Hollywood star Mel Gibson is among the celebrities, sportsmen and prominent business types named by the International Consortium of Investigative Journalists for having business dealings in the tax haven of Jersey.
Most of the others named so far are British. Jersey, after all, is in the Channel Islands. Moreover the ICIJ has done a deal with The Guardian to eke out the names over coming days for maximum publicity; and for a political agenda. The newspaper is linking the identities with their Tory Party donations. It is a neat hustle indeed to buy political influence with the money you should have been paying in tax.
And, yes, they do it here too. The bigger licks go to the conservatives, but both sides of politics get donations from tax avoiders. Australia’s largest coal company, for instance, Glencore Xstrata – which pays little income tax on its enormous coal revenues in this country – donates to both parties, though the Liberals get the lion’s share.
Whether a tax scheme is legal or not, is one thing – perhaps a thing that can only be settled by a tortuous case in the Federal Court at taxpayers’ expense – whether it is ethical, is another. And a large part of the ethics hinges on the source of the income. If you make it here, then siphon it off to Switzerland, you have probably done the wrong thing.
A recent story about Malcolm Turnbull in the Fairfax press put the spotlight on his investment in a vulture fund based in the Caribbean. Let’s not forget that the Future Fund itself has 43 subsidiaries in tax havens, including 35 in the Cayman Islands alone. While we are not flying the flag for these schemes, it should be said a distinction can be made between investment and concealment.
Eugene Wong, Malcolm Turnbull’s former tax manager at PwC, says Turnbull shied away from offshore structures when he had a ”tax problem” in the early 2000s. Along with Trevor Kennedy and Sean Howard, Turnbull had sold OzEmail to MCI WorldCom in 1999 for $520 million. On top of his one-third of that, Turnbull had a large capital gain to deal with from the sale of his partnership shares in Goldman Sachs. He didn’t run his profits offshore, nor did he run with a nursing home scheme, as proposed, and he certainly did not go with a film proposal from the late Babcock & Brown, says Wong.
”To be fair to Malcolm, he chose not to enter into any tax planning and even said it was because he had future political aspirations and didn’t want any tax skeletons in his closet,” Wong told BusinessDay.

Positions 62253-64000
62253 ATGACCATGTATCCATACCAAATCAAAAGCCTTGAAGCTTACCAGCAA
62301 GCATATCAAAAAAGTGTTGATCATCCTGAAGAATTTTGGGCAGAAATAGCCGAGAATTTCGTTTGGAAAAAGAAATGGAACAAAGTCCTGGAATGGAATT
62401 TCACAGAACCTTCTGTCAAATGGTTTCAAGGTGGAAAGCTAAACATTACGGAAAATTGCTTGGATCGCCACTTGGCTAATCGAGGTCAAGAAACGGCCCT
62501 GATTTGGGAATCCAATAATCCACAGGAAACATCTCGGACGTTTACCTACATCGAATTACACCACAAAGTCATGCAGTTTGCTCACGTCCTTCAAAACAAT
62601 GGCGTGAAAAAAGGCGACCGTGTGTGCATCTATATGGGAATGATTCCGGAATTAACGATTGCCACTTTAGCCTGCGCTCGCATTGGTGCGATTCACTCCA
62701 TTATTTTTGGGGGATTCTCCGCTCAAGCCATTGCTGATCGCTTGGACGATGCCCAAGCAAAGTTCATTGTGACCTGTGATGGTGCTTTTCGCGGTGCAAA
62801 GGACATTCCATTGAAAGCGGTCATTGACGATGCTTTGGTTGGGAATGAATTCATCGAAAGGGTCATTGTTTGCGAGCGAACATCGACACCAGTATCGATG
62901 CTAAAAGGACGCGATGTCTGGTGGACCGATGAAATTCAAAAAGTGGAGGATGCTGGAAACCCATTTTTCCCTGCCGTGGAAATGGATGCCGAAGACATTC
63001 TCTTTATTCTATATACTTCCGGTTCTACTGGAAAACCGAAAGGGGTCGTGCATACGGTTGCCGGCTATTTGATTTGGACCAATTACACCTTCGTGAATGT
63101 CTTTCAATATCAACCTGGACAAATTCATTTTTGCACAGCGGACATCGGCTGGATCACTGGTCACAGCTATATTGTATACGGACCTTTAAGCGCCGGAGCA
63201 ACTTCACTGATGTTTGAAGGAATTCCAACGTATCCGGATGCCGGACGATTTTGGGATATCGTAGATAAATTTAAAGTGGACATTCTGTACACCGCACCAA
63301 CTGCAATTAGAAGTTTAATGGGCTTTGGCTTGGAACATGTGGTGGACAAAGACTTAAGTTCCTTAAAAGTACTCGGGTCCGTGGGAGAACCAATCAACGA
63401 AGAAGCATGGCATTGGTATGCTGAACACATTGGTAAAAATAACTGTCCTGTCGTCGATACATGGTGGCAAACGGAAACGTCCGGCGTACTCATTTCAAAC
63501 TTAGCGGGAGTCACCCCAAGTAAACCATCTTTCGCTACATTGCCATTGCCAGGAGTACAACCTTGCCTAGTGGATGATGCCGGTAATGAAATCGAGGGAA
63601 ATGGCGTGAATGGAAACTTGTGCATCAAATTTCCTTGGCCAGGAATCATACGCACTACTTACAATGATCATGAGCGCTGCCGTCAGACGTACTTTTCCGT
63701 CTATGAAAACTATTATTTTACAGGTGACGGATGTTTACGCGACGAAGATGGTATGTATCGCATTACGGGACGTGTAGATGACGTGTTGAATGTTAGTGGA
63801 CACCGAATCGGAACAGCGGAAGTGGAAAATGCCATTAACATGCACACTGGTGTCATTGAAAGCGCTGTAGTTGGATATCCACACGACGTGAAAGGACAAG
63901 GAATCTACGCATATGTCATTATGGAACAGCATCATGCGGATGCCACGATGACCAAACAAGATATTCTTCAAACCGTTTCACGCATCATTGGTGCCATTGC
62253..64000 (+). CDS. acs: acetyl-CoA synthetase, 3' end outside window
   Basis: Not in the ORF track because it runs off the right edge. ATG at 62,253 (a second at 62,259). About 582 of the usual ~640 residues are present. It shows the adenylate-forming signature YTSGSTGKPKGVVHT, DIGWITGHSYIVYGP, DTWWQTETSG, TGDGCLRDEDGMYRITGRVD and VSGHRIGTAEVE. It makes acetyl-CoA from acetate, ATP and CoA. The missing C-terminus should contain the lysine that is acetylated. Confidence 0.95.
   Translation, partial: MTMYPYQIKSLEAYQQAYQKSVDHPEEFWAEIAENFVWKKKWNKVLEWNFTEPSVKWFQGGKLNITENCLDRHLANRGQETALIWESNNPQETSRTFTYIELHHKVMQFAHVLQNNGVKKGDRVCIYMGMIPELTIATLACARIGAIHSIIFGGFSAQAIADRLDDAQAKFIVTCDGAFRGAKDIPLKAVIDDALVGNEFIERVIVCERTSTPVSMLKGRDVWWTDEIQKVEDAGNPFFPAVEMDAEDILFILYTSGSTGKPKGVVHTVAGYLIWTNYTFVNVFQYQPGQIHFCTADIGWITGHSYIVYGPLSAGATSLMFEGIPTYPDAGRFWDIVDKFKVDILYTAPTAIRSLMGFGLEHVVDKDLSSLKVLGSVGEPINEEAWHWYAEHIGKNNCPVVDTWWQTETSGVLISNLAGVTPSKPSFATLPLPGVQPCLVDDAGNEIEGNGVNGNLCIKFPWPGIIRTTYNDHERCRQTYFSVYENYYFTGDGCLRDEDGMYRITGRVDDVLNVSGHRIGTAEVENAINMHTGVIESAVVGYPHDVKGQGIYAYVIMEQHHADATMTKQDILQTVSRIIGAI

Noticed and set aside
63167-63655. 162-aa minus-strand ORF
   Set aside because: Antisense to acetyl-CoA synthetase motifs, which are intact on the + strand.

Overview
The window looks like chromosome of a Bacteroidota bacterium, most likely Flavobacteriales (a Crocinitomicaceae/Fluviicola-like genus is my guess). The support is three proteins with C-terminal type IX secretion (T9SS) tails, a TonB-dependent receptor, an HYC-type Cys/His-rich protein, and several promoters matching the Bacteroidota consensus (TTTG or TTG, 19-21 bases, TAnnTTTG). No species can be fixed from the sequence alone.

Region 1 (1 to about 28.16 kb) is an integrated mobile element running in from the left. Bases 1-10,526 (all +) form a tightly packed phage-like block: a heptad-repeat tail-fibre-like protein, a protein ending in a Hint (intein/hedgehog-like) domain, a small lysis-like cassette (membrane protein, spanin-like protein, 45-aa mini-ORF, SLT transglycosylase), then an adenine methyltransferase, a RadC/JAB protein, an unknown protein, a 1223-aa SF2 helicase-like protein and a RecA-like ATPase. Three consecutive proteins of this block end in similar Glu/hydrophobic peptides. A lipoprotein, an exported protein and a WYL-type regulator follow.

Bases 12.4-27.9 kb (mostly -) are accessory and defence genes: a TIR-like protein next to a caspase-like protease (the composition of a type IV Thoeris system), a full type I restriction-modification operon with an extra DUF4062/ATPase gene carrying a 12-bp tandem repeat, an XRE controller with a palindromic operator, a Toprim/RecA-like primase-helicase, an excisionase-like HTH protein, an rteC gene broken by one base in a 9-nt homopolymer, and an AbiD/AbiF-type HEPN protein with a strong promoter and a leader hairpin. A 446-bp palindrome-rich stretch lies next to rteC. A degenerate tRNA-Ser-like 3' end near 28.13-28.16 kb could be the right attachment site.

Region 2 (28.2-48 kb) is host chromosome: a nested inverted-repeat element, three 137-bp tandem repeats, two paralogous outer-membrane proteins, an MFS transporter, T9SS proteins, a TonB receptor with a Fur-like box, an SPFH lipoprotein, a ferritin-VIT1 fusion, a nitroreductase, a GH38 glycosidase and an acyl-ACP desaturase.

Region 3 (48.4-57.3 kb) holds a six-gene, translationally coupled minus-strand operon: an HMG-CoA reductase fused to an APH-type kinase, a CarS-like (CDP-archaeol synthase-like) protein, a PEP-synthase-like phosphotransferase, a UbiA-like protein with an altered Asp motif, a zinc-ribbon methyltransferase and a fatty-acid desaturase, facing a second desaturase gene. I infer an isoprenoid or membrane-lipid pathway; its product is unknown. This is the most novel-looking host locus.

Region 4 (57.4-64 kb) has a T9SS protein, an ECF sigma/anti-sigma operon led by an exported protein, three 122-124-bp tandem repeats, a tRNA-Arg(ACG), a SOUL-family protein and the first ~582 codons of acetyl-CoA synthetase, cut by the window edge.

The basics of tax law have it that a transaction should not be principally for tax purposes but rather for commercial purposes first. Turnbull appears to be kosher on this.
The affairs of a Mel Gibson, or a Paul Hogan for that matter, are different again. For a start, both of them live overseas. The product that they sell, film, is marketed and sold around the world.
Given the multitude of jurisdictions in which they sell this product, if they did not have an offshore structure their earnings would be eaten up in tax in 40 countries. The point being that having an offshore structure is not necessarily wrong.
Still, the Project Wickenby crackdown stung some high-profile people, including Paul Hogan. (Hogan settled confidentially with the ATO early last year.)
Whether they deserved to be prosecuted is not for debate here. Pinging celebrities is a diversion from the main game. Tax agencies reap big headlines from chasing big names – being seen to be doing their job – while multinationals are making far more money in this country then shuffling it to offshore tax havens.
The likes of Apple, Google, Amazon, Glencore; they rack up billions in income in Australia and pay virtually no income tax. They shift their profits to tax havens. News Corporation even received an $882 million tax rebate last year.
For individuals and corporations alike, the naming and shaming is a good thing, a modest deterrent perhaps for those who are capable of feeling shame. Linking tax dodgers to political donations is a good step too.
But the main game should be enforcing the laws without fear and favour. The laws are already in place, they don’t require the imprimatur of a G20, they just need to be enforced by our sovereign authorities.